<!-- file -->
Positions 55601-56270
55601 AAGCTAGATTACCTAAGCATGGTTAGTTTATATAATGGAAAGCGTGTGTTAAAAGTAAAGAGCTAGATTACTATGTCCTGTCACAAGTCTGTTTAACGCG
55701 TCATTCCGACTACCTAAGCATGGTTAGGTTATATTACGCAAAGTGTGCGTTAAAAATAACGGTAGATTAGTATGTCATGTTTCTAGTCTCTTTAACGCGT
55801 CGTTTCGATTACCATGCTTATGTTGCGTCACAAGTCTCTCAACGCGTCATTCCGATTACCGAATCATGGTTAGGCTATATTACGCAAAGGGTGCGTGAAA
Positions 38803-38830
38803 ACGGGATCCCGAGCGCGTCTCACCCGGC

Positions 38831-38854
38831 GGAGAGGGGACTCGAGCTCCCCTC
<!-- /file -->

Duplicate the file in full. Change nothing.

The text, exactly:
Positions 55601-56270
55601 AAGCTAGATTACCTAAGCATGGTTAGTTTATATAATGGAAAGCGTGTGTTAAAAGTAAAGAGCTAGATTACTATGTCCTGTCACAAGTCTGTTTAACGCG
55701 TCATTCCGACTACCTAAGCATGGTTAGGTTATATTACGCAAAGTGTGCGTTAAAAATAACGGTAGATTAGTATGTCATGTTTCTAGTCTCTTTAACGCGT
55801 CGTTTCGATTACCATGCTTATGTTGCGTCACAAGTCTCTCAACGCGTCATTCCGATTACCGAATCATGGTTAGGCTATATTACGCAAAGGGTGCGTGAAA
Positions 38803-38830
38803 ACGGGATCCCGAGCGCGTCTCACCCGGC

Positions 38831-38854
38831 GGAGAGGGGACTCGAGCTCCCCTC